Since gaming laptops have existed, only two companies have produced GPUs for them. Nvidia and AMD have had an iron grip on the market for years, and now Intel Arc mobile graphics processors are finally here. I don’t know if an Arc 7 GPU will be faster than an RTX 3080 Ti – it probably won’t – but since it’s Intel at the helm, at least I know it’s going to result in a good experience .
To be clear, while Intel has stated that laptops using its Arc 3 graphics are available now, I haven’t even seen any in person, so all I have to go is the information provided by Intel. I’m not exactly in the business of trusting internal benchmarks, and neither should you.
But let’s be honest, while AMD and Nvidia both offer mobile graphics solutions, the best gaming laptops on the market use a combination of Intel processors and Nvidia graphics. AMD Navi has started to reduce Team Green’s dominance, but Intel can hit a lot harder, and it’s about more than raw frame rates.
A stable platform
Intel had a tough few years trying to catch up with AMD’s Zen architecture. But even when Intel was furthest behind in terms of raw performance, it still excelled where it really matters – especially for laptops – reliability. When you look at graphs and figures, it is quite easy to forget what the experience of actually using something is like, and Intel processors have never really had the same kind of adjustment period as AMD processors.
It seems like every time a new AMD chipset comes out on a desktop, there are a number of critical bugs that Team Red needs to jump on after release. For example, shortly after the release of its 5000-series processors, there were numerous reports of USB issues, where the devices simply stopped responding, according to Tom’s Hardware. (opens in a new tab).
Intel doesn’t usually have the same kind of problems with its newer platforms. And while Intel is admittedly new to discrete graphics, the company has proven that it values user experience. So even if the performance isn’t quite there with this first generation of Arc graphics, it will at least result in a user-friendly product. Perhaps that’s why Intel prioritized laptop GPUs instead of trying to tackle the RTX 3080 right away.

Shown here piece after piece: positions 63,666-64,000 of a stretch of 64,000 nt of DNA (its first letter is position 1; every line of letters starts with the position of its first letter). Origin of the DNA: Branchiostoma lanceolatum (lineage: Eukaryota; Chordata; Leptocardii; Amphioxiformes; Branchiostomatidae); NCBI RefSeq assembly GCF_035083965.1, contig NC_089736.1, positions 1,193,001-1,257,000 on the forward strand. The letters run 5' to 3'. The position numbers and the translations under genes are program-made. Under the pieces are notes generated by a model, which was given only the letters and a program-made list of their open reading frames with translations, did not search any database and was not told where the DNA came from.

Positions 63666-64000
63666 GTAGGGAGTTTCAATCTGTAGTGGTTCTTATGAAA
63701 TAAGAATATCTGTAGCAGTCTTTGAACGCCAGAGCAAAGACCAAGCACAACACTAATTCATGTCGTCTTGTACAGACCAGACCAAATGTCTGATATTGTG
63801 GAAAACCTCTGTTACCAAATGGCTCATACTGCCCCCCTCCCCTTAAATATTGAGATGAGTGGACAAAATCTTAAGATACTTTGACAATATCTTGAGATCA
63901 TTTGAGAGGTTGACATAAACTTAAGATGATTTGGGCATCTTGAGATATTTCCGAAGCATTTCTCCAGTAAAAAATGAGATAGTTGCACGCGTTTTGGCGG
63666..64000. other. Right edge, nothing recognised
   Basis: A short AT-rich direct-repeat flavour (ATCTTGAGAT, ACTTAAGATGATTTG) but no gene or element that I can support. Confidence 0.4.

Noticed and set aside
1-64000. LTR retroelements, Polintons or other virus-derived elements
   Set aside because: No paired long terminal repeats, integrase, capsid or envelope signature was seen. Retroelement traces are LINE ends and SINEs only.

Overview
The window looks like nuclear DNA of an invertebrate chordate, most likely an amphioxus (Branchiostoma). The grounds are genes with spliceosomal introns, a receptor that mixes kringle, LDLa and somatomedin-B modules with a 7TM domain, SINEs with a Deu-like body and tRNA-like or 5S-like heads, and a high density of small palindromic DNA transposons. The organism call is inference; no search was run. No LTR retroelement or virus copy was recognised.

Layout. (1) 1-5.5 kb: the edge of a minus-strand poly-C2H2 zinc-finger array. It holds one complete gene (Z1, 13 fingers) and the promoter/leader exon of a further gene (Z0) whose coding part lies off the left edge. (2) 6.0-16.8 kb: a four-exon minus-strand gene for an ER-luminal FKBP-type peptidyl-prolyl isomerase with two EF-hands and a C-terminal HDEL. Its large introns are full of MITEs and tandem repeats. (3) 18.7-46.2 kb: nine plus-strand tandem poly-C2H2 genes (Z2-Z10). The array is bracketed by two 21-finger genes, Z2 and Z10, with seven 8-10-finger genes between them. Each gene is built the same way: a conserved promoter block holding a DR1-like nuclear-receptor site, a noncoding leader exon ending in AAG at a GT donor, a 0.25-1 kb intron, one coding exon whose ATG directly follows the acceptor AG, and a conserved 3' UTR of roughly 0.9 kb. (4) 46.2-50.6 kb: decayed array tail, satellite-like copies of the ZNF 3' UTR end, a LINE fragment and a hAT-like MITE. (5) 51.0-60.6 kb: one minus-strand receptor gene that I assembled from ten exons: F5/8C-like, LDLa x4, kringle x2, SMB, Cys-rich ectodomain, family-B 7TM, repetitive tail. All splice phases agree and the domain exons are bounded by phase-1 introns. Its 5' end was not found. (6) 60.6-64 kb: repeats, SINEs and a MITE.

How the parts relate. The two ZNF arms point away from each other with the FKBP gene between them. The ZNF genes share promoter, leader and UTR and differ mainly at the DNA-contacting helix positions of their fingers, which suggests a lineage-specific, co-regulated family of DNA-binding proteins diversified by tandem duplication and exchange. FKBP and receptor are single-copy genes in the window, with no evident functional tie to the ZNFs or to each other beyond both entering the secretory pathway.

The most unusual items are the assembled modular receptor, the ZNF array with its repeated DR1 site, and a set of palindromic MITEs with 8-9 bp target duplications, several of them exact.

A true DLSS competitor
It’s impossible to overstate the impact DLSS has had on PC gaming since its debut with the RTX 2080 in 2018. While it’s not as exciting as it started out, it’s become a core technology for developers. of AAA games that want people to actually play. their games on affordable hardware.
And while AMD has come up with competing technology in FSR, or FidelityFX Super Sampling, it just doesn’t have the same visual quality as DLSS. However, it has the advantage of being usable on any GPU.
What keeps DLSS out of FSR’s reach is that it uses the Tensor Cores of Nvidia’s RTX graphics cards to apply a game-specific deep learning algorithm that allows you to render the game at a resolution lower with the regular CUDA cores, then use the Tensor cores to scale it up to your screen’s native resolution. Because it’s a hardware-accelerated approach that’s so finely tuned, it’s hard to even tell the difference between native resolution and DLSS on a quality preset.
But XeSS could be a legitimate alternative to DLSS with similar visual quality, as it takes a similar approach. Let’s break this down very quickly.
For example, the Intel A370M, one of the first GPUs the company is launching, comes with 8 Xe cores. Fortunately, Intel has released the layout of each of these cores. Each Xe core will come with 16 Xe Vector Engines (XVE) and 16 Xe Matrix Engines (XMX). XVE threads will essentially perform the same function as CUDA cores in Nvidia GPUs. Second, XMX cores are purpose-built for AI workloads and are able to perform this specialized workload much faster than standard Vector units.
I won’t explain too much why, as I’m not an engineer, but it’s very similar in structure to Nvidia Ampere and should be just as good at increasing workloads, at least on paper.
XeSS won’t actually be available until later this year, but I can’t wait to get my hands on it to see how it works and, more importantly, how games watch when the technology is activated.
Because let’s face it, the performance gains between Nvidia’s DLSS and AMD’s FSR are quite similar – to the point where we get the same framerate in Cyberpunk 2077 when switching between them on the new RTX 3090 Ti – but the quality picture is much better with Nvidia technology.
The technology is there for Intel too, and it looks like XeSS will be just as important for PC gamers as other scaling technologies. But, it’s also important to keep in mind that it took Nvidia a while to get DLSS to look as good as it does today. I remember when the technology first became available in Battlefield 1 and Metro Exodus, and it’s come a long way. It would be great if Intel could avoid these growing pains, but there are likely to be problems along the way.
But since it’s Intel technology, it’s more than likely actually work, and you probably won’t have to worry too much about it to make it work.